This bridge is one of the most significant concrete arch bridges in Ontario. The bridge features ornate railings and lamp standards as well as a beautiful large central open spandrel arch span, flanked at each end by a series of shorter arch spans.
Noted concrete bridge designed Frank Barber hired a well-known architect, Claude Fayette Bragdon to assist in the aesthetics of the bridge. When completed the bridge set records for the length of its main span. One source reports that this main span arch is unreinforced, and that this was the longest unreinforced arch in the world. It is highly unusual for a concrete bridge of this size to be unreinforced.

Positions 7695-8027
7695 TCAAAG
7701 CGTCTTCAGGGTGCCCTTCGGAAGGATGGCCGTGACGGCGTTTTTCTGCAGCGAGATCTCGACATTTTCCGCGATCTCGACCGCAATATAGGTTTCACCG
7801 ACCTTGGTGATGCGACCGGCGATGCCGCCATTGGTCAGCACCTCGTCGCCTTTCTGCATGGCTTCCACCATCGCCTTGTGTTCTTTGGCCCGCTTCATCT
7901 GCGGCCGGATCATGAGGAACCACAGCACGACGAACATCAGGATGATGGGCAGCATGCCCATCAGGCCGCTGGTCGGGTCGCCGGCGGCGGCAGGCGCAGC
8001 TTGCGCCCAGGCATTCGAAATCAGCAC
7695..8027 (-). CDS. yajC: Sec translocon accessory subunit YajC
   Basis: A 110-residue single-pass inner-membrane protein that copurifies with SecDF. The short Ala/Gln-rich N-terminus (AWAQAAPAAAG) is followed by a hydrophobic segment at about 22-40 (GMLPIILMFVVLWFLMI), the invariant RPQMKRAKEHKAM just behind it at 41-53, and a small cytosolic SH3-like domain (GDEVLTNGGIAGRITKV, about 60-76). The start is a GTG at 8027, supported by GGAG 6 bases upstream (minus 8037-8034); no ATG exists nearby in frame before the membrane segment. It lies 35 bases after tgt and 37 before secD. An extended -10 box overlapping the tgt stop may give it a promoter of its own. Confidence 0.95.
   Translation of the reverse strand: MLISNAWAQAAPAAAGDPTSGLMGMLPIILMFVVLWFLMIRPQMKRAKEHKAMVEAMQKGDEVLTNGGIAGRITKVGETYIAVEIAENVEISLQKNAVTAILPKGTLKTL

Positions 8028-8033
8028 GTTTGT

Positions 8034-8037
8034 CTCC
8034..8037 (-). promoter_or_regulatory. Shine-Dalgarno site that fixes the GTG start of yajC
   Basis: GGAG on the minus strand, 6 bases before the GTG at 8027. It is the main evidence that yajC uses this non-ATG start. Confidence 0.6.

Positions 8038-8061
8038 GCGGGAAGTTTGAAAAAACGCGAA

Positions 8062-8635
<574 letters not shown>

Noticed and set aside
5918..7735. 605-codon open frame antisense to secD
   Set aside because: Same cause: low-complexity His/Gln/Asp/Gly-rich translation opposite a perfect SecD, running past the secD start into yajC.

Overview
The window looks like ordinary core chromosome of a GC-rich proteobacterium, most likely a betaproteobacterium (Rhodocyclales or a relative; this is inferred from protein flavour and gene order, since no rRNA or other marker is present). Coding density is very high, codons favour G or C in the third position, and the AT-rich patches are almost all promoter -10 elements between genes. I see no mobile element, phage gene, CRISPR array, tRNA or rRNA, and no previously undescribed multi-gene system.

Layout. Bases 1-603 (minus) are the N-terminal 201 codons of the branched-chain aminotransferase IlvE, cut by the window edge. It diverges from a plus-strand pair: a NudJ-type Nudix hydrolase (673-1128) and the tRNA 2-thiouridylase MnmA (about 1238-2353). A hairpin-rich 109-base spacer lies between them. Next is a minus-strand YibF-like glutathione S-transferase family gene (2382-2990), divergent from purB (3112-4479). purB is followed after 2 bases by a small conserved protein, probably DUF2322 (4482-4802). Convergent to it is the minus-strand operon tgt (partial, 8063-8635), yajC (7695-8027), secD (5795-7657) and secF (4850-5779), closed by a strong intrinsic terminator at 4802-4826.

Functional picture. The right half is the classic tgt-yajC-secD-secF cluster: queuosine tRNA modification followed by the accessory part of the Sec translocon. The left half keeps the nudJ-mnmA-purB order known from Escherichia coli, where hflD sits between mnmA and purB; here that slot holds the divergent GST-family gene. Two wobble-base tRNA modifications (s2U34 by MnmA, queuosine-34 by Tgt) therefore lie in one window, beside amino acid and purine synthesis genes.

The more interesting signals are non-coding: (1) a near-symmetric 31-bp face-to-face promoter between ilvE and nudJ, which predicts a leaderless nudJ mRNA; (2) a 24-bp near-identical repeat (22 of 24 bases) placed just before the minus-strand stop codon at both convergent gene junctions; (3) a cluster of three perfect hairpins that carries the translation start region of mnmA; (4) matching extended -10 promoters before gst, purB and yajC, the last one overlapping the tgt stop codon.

The Hunter Street crossing is an old one. The first bridge, a three span wooden bridge was replaced in 1847 with a wooden Howe truss. This in turn was replaced by a cast iron bridge which collapsed in 1875. It was replaced by a wrought iron bridge, which was demolished to make way for the existing arch bridge.
This bridge is fortunately being preserved and in 2012 a massive rehabilitation project was still underway on this bridge. Due to the extensive construction work on the bridge, HistoricBridges.org only has a distant photo of this bridge from a railway bridge south of the structure.
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